US-STYLE anti-abortion protests are to be staged outside Glasgow's new super hospital in the first demonstrations of their type in Scotland.

Pro-life group Forty Days For Life will picket at the Queen Elizabeth University Hospital throughout February and March, targeting it due to abortions being carried out in NHS facilities in Scotland.

The group, which was founded in the US over a decade ago, said it had the permission of both the hospital and Police Scotland for its protests, insisting it would not be harassing individuals coming to and from the hospital.

NHS Greater Glasgow and Clyde said any protest would have to take place outwith the hospital grounds. 

But opponents have accused the group of "a legacy of using tactics of intimidation and harassment (which) bear disturbing similarities with the extreme practices deployed in the US".

Forty Days has also been accused of distributing medically inaccurate literature including claims abortion causes cancer and of direct women away from regulated health clinics to 'crisis pregnancy centres' run by pro-life groups.

The protests marks a clear attempt to thrust the issue centre stage and come less than a fortnight after the launch of a new anti-abortion campaign in Scotland to fight moves which it claims could see terminations legalised “up until the point of birth” when responsibility for the matter is handed to Holyrood.

The 'Don't Stop The Beating Heart' coalition is co-ordinated by the Society for the Protection of Unborn Children (SPUC) Scotland, is supported by the Catholic Church in Scotland, the Muslim Council of Scotland and the Free Church of Scotland, among others.

Pro-life activist Rose Docherty, from Bishopbriggs, is the Glasgow Forty Days campaign director and said the protests would be "peaceful, prayerful" and be staged every day throughout the six weeks of the Christian period of Lent.

She said: “There are more than 30 babies a day being aborted in Scotland. This is a counter cultural message that people don’t want to hear, but it’s vital that they do.

“It is not a demonstration. We will be there every day quietly praying, we won’t approach people, there won’t be graphic images. If someone wants to come and talk to us that’s fine.”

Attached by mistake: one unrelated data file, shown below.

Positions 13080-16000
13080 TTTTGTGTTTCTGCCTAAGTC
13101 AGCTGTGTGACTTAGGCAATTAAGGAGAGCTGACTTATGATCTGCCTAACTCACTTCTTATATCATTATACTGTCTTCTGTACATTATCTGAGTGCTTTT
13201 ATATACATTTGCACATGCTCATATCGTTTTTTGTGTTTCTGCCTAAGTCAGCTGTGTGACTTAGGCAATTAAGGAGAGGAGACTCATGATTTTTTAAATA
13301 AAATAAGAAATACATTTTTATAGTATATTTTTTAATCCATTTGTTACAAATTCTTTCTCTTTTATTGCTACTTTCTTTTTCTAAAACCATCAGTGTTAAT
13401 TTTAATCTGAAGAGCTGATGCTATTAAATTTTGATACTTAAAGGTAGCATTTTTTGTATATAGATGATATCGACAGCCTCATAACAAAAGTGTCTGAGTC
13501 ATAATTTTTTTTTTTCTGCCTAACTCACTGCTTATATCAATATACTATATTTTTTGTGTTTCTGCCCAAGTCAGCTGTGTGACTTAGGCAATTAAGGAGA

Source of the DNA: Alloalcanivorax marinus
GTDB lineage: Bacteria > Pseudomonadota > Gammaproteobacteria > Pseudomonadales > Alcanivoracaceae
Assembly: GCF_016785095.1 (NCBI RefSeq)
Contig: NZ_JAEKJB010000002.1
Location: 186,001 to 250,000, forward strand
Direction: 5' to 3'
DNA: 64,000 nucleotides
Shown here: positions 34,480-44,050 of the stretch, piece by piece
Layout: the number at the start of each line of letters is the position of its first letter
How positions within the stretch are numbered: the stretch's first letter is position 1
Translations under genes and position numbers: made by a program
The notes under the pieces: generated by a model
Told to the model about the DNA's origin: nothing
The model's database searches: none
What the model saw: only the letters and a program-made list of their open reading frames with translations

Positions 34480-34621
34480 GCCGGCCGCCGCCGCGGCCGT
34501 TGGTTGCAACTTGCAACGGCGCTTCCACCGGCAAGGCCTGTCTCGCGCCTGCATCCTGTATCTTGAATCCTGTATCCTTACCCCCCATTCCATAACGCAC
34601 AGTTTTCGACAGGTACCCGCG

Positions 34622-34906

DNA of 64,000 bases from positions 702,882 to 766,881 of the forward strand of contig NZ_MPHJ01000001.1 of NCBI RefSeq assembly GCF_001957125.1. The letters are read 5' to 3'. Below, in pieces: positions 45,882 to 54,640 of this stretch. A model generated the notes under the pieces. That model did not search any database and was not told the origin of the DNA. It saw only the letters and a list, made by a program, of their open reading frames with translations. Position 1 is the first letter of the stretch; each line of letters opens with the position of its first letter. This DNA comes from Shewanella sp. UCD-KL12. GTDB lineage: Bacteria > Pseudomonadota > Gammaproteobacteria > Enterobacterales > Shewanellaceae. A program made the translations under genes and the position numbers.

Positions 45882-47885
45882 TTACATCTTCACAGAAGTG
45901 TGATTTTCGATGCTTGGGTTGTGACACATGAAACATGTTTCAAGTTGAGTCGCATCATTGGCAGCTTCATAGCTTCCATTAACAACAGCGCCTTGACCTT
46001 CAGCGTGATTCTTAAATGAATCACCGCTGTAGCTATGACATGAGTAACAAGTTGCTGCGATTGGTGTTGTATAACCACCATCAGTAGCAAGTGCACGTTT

Ann Henderson, of the Abortion Rights Committee Scotland and assistant secretary of the STUC, said: "While the presence of Forty Days may seem peaceful to those involved, it can be unsettling and intimidating for patients and staff.

"I am surprised the NHS has felt it appropriate to allow the action to take place at the hospital, when it is an action clearly aimed at challenging legal medical practice.

"Women should be supported in the decisions they make about their own bodies and their own reproductive health, and the NHS staff involved in providing services in line with the 1967 Abortion Act deserve support too, not criticism’

A British Pregnancy Advisory Service spokeswoman said: ‘This is disturbing news for Scottish women. Despite the claim by Forty Days for Life that this is not a protest but a ‘prayer vigil’ the reality is women find running a gauntlet of anti-abortion activists intimidating.

"A group of strangers ‘witnessing’ a woman as she accesses a confidential NHS service is a significant invasion of privacy. Anti-abortion groups are free to hold their vigils anywhere else. They should leave individual women who want to seek advice and care in privacy and dignity alone."

Forty Days was originally started in 2004 in Texas and has since spread to 25 countries. The international chairman of group will visit Glasgow to take part.